Writing a column about my last column in this newspaper is a bit presumptuous. I’m not a known writer beyond the relatively small pond of San Diego’s business community, and the San Diego Daily Transcript is not the Financial Times or Wall Street Journal.
The old saying is that knowledge is power. And it is, of course. Sharing it is also power, but only for those people who know how to create value rather than just have the private knowledge of it. For those people whose skill is not in value creation, but in value trading, differential knowledge is a source of profit.
There is no surer way for a leader to lose followers than to be perceived as behaving hypocritically — professing one set of values, morals or ethics, while behaving in contradictory fashion.
OK, so I haven’t read the full agreement, but I’m having a hard time seeing what we lose by ratifying the treaty negotiated with Iran.
Journalism has been a professional field that continually self-examines its motives.
When telephones snapped their tether a couple of decades ago and went wireless, we were able to travel freely around our house or office while conversing. We gained freedom of movement. We also often lost our phones, because we would put them down wherever we were when the call was over, and forgot where that was.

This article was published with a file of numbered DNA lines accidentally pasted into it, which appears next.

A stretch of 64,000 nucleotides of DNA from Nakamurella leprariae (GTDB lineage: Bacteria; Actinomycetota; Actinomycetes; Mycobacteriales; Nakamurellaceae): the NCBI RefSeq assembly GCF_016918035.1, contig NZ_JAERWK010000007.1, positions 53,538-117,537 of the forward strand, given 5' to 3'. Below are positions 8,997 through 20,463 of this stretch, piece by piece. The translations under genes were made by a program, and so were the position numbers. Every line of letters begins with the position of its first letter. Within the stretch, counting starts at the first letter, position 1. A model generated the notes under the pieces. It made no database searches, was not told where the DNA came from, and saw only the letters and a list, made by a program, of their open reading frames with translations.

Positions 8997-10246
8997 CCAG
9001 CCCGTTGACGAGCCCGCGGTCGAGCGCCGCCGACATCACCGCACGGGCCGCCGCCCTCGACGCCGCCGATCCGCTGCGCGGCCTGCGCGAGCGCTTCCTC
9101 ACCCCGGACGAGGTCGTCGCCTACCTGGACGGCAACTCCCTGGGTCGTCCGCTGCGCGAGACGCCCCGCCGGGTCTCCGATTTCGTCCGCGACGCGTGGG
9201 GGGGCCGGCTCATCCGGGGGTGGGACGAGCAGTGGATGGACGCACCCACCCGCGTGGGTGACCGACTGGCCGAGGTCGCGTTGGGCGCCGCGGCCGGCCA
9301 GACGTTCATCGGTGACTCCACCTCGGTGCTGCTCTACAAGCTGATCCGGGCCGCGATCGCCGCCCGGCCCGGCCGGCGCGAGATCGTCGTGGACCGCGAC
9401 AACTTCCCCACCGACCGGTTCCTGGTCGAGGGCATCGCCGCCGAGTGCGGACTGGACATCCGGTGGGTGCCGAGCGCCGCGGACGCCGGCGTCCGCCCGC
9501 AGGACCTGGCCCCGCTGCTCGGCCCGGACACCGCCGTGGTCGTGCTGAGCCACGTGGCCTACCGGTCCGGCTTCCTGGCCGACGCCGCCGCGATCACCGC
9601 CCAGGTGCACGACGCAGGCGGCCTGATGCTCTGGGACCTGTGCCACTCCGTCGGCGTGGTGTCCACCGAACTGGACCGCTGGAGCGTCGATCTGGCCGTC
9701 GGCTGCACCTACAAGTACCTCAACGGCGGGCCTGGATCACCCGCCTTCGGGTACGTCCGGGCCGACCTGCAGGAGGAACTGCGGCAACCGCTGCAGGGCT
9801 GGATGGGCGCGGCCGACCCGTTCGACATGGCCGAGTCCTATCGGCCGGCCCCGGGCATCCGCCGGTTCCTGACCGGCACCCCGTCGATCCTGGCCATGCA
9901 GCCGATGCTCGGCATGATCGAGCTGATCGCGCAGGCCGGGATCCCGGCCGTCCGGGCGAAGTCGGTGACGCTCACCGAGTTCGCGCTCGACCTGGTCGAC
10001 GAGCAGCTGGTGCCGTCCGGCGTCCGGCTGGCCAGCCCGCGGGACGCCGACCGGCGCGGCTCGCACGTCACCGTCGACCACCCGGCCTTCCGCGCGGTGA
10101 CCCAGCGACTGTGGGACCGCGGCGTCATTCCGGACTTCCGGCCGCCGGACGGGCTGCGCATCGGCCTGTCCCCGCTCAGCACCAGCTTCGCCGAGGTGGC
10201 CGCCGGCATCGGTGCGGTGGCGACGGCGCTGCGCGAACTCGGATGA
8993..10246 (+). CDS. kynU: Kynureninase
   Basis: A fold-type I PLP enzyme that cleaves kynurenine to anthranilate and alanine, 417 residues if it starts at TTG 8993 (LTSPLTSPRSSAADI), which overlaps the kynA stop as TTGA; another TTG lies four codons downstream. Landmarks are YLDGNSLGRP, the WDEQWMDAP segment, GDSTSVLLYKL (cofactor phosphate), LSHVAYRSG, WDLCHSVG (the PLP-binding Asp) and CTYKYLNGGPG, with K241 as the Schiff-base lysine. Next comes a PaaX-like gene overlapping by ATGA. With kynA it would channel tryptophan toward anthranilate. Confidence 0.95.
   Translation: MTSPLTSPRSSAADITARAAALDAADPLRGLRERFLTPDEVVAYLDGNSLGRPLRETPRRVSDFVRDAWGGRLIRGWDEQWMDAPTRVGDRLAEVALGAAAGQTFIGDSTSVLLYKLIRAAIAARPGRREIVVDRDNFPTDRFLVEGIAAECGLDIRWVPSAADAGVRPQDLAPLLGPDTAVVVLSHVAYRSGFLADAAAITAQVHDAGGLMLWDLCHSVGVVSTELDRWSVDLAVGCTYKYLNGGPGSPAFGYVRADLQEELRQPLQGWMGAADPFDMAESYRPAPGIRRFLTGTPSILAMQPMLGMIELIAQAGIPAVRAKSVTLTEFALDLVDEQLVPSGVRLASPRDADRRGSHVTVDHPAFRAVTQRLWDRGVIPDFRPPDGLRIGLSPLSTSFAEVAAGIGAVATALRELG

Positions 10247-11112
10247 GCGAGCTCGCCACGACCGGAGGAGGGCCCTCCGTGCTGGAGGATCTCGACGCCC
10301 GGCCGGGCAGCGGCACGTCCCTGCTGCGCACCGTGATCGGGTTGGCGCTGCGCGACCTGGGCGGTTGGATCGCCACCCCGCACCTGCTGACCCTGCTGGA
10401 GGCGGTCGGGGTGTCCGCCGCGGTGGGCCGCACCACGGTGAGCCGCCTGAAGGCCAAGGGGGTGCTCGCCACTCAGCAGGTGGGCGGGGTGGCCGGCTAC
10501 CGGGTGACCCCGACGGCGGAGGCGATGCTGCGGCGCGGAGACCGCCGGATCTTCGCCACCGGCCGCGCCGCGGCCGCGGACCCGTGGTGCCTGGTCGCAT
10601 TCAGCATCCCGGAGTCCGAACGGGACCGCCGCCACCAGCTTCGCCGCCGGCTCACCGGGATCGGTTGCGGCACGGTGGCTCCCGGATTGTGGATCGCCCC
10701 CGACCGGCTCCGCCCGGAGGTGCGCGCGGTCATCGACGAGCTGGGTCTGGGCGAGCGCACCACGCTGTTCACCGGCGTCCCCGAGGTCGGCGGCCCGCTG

Jean-Jacques Rousseau wrote the first series of six books forming his autobiography “Confessions” in 1765, published in 1782. In the sixth book, he recounted a time when he was poor and hungry.
It may sound simple, but it’s not so easy to do: describe expected performance levels to an employee, and even tougher, what the employee can do to earn the highest marks for contributions. At WD-40 Company, we strive to help people get an A for their performance. But first you have to define what that means in observable behaviors.
This is actually the message on the front page of the latest Harvard Business Review. Front page. Again.
A friend of mine recently learned that she had stage 1 breast cancer. Surgery now complete, chemotherapy is next.
There are so many books, workshops and keynote speakers on the subject of leadership. Most, if not all, focus on what the leader can do to be a better leader. Few talk about how to be a better follower.
We as leaders (and ostensible developers of leaders) spend a great deal of time (or should) on what we are going to communicate, how we are going to do it, when we’re going to do it, with whom we’re going to do it, etc., etc. Leaders are primarily educators. Education doesn’t happen without communication.
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